Risk factors and formation time of de novo aneurysms are not fully known. Therefore, there is no accepted follow-up protocol for the determination of “de novo aneurysm” development. After the aneurysm treatment, it is difficult to determine which patients need aggressive surveillance in terms of “de novo aneurysm” development.[1],[3] The aim of this study is to discuss the risk factors in the development of “de novo aneurysm” in light of literature.

  Case Report Top

A 43-year-old female patient, who was presented to the emergency department with headache and unconsciousness, was diagnosed with SAH in the right sylvian localization in computed cranial tomography (CCT). After a digital subtraction angiography (DSA), superior trunk aneurysm of the middle cerebral artery (MCA) [Figure 1] was seen to be the cause of hemorrhage. Fisher grade was 1, Glasgow coma score (GCS) was 14, and Hunt–Hess grade was 2. After the right pterional craniotomy, the aneurysm was clipped. She came to us again after 17 months with a severe headache complaint. GCS and Hunt–Hess grade of her were 15 and 1. SAH was not observed in CCT. In CCT angiography, the MCA superior trunk placement aneurysm was found to have a partial clip and de novo aneurysm was developed on the right M1 [Figure 2]. The de novo aneurysm on the M1 was clipped from the right pterional old craniotomy. Then, MCA superior trunk aneurysm, which was a partial clip, was explored and total obliterated. The patient was discharged without any postoperative deficit. No new aneurysm and vascular pathology were observed in the CCT angiography of the patient, a year after the last operation [Figure 3].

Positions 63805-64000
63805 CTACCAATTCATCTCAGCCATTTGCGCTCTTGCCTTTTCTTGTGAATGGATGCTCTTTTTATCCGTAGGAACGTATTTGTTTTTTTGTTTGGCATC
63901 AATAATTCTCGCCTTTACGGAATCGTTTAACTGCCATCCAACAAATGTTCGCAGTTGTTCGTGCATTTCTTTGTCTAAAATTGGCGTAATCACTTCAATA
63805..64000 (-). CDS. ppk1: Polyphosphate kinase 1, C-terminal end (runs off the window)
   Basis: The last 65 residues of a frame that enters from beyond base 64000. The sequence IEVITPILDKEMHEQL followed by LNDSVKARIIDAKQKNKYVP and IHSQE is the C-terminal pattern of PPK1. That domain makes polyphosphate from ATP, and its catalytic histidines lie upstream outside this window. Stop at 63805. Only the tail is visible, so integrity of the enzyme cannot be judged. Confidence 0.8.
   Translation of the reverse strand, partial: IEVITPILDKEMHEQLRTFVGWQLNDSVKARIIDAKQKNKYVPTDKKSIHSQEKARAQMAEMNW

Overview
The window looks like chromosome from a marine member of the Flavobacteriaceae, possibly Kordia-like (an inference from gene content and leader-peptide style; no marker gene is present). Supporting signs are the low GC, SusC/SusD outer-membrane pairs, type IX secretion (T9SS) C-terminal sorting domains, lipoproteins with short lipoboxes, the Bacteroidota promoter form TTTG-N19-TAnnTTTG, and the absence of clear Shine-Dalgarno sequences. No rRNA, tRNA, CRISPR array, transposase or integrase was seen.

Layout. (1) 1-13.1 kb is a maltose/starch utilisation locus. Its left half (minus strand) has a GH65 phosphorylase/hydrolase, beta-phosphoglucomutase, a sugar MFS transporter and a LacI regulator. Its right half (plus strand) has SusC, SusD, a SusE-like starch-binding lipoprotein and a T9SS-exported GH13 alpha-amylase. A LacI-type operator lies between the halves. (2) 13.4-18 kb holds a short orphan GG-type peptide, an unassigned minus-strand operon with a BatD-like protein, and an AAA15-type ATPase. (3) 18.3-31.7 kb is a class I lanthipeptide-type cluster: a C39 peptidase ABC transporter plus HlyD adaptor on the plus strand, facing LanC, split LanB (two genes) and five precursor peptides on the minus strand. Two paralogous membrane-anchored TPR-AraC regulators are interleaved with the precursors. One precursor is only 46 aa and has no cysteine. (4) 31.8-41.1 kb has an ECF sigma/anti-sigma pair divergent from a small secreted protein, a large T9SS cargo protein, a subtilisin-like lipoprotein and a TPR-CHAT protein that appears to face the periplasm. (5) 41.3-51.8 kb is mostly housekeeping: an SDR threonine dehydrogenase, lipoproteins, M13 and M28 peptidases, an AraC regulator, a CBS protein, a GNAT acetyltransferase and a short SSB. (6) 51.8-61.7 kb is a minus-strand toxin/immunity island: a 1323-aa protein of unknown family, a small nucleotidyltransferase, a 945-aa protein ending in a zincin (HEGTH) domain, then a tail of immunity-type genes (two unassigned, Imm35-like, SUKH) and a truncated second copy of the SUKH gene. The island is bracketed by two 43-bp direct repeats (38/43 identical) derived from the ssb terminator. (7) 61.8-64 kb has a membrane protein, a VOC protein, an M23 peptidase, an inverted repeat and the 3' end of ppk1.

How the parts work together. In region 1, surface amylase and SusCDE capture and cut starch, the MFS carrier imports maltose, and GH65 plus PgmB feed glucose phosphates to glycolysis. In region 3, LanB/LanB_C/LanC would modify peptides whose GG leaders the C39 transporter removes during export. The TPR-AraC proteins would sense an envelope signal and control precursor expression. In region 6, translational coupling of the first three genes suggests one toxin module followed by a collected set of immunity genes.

Figure 1: Superior trunk aneurysm of middle cerebral artery

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Figure 2: De novo aneurysm on the right M1

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Figure 3: Computed cranial tomography angiography image after last operation

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  Discussion Top